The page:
Transdisciplinary action research: A guiding framework for collaboration

By Steven Lam, Michelle Thompson, Kathleen Johnson, Cameron Fioret and Sarah Hargreaves

author-steven-lam
Steven Lam (biography)

How can graduate students work productively with each other and community partners? Many researchers and practitioners are engaging in transdisciplinarity, yet there is surprisingly little critical reflection about the processes and outcomes of transdisciplinarity, particularly from the perspectives of graduate students and community partners who are increasingly involved.

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Michelle Thompson (biography)

Our group of four graduate students from the University of Guelph and one community partner from the Ecological Farmers Association of Ontario, reflect on our experiences of working together toward community food security in Canada, especially producing a guidebook for farmer-led research (Fioret et al. 2018). As none of us had previously worked together, nor shared any disciplines in common, we found it essential to first develop a guiding framework for collaboration. Our thinking combined the following key principles from action research and transdisciplinarity:

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Kathleen Johnson (biography)
  • reflexivity,
  • participation and partnership,
  • methods and process, and
  • integration.

Reflexivity

Reflexivity was designed to support the on-going scrutiny of the choices made during the research process; this occurred in the form of reflexive journaling and weekly meetings for collective reflection and sense-making. The self-reflections helped ensure that our goals, needs and expectations were met through the decisions made.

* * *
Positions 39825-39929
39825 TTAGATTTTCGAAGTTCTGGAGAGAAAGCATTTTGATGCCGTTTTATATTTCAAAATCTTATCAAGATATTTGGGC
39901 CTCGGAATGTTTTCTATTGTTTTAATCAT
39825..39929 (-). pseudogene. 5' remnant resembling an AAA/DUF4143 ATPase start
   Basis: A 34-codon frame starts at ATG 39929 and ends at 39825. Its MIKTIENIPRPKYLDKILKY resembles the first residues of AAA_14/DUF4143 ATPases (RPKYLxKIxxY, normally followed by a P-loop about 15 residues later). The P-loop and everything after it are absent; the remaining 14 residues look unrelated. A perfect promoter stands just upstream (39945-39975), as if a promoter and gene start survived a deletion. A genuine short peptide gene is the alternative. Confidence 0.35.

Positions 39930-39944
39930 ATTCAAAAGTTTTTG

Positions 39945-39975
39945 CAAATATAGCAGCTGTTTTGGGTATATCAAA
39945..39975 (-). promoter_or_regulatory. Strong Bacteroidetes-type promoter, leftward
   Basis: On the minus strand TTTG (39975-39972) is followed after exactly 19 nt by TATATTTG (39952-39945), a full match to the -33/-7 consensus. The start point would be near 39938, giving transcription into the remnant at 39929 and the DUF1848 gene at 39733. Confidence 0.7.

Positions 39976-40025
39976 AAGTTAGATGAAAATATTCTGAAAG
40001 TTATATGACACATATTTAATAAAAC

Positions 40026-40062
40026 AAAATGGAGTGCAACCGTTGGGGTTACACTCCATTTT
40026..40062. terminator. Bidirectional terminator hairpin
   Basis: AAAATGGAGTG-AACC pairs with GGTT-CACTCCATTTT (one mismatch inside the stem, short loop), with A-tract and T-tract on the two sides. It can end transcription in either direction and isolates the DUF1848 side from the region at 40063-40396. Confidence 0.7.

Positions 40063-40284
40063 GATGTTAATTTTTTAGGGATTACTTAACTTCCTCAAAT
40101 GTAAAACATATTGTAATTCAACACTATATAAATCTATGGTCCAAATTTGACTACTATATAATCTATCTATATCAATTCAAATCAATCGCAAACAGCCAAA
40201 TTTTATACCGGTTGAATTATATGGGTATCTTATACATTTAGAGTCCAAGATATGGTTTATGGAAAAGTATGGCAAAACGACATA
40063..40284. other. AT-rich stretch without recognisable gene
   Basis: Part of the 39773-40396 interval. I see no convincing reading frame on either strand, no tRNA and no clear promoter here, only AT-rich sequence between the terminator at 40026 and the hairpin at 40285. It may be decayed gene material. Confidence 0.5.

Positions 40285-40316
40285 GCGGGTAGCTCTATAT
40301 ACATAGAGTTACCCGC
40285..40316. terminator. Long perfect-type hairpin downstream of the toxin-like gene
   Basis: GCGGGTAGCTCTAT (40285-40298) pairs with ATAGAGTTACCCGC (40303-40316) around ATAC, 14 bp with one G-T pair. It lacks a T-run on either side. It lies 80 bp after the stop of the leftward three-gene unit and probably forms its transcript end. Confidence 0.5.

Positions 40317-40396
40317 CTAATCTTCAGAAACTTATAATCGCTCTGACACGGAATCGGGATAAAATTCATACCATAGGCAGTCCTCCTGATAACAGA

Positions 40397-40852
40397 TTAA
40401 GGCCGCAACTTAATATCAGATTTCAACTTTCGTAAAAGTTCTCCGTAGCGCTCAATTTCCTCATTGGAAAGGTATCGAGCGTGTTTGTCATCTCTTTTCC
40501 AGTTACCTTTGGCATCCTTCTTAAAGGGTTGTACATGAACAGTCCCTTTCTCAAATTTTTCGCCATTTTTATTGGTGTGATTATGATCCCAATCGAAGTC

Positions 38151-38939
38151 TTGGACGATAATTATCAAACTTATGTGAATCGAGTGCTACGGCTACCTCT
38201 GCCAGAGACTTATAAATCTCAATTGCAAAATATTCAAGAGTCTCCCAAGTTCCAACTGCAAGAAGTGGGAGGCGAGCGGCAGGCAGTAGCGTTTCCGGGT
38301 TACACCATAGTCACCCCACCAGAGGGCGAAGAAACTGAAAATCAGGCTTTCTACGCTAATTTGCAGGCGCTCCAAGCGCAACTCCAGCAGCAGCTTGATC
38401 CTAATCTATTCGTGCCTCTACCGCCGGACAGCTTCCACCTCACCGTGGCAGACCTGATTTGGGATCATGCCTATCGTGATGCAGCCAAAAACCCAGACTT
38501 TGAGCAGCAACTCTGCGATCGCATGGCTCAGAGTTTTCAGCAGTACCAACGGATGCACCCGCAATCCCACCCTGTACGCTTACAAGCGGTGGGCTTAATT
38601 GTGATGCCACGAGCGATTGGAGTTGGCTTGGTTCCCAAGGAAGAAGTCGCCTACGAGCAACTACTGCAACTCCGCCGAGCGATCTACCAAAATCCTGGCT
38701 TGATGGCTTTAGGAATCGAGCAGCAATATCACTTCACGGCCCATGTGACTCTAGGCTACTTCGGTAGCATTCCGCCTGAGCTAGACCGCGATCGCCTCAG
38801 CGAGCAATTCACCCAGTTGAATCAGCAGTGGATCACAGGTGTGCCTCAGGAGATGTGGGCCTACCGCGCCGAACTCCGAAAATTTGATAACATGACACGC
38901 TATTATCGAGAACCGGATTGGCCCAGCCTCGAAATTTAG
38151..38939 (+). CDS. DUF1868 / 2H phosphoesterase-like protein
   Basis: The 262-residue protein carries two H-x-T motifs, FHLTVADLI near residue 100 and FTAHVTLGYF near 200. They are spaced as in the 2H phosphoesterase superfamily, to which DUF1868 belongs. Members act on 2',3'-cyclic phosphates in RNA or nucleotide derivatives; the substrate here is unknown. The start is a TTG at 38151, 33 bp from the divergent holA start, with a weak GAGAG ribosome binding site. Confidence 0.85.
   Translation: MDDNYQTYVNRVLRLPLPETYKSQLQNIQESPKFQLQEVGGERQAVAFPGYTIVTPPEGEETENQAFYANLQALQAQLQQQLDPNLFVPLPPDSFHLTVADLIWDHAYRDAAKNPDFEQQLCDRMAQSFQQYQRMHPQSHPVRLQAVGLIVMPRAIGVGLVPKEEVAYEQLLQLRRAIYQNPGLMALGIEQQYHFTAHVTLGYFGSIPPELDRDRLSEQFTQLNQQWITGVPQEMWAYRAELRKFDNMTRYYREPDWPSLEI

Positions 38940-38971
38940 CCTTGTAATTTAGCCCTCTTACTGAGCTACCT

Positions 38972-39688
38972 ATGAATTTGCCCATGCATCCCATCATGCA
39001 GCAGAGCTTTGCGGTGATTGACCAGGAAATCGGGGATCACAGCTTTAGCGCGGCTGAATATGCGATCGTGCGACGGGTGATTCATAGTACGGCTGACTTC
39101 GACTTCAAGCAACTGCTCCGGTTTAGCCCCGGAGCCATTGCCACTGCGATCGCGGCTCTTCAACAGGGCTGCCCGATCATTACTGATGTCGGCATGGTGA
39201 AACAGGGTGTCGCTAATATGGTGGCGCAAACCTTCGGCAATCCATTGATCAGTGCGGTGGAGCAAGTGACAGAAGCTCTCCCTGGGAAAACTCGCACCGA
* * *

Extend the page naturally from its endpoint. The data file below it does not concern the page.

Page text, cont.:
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Cameron Fioret (biography)

Participation and partnership plus methods and processes

Partnership and participation refer to the quality of the relationship formed with stakeholders and the extent to which stakeholders are appropriately involved in the project. Methods and processes refer to the extent to which the action research process and related methods are clearly articulated and illustrated.

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Sarah Hargreaves (biography)

In practice, we found that these two principles were inseparable. Because we four students didn’t know each other before this project started, we invested the first two-months of the project in relationship building, attending workshops and meeting weekly to talk about motivations, previous experiences and expectations for the project. It was not until after that process that the collaboration with the Ecological Farmers Association of Ontario started. That involved similar conversations around expectations and priorities, as well as new conversations around community needs and potential solutions. By month four, a clear workplan was co-designed.

The last four months of the project focused on co-developing the farmer-led research guidebook. Roles and responsibilities based on our strengths and interests were assigned. The students contributed to data collection and analysis, while the community partner shared local knowledge, relevant reports and a guidebook outline, as well as connecting the students with farmers and other farmer-led organizations. Co-authorship was achieved through all of us contributing equally to the conceptualization, writing and dissemination of the guidebook.

Integration
Sharing responsibility for the project design, implementation and outcomes created strong avenues for partnership, participation, and knowledge integration within different aspects of the project. In particular, we experienced strong collaboration in the joint designing of the project, its methods, technical content and delegation of tasks. Since the project dealt with the need for supporting farmers in research, the community partner (as a farmer herself) was more familiar with the problem context and the actors involved than the students. Her expertise was helpful in framing the report in a way that is useful, relevant and accessible to farmers and farmer-led organizations. The guidebook is considered to be a success and an important document.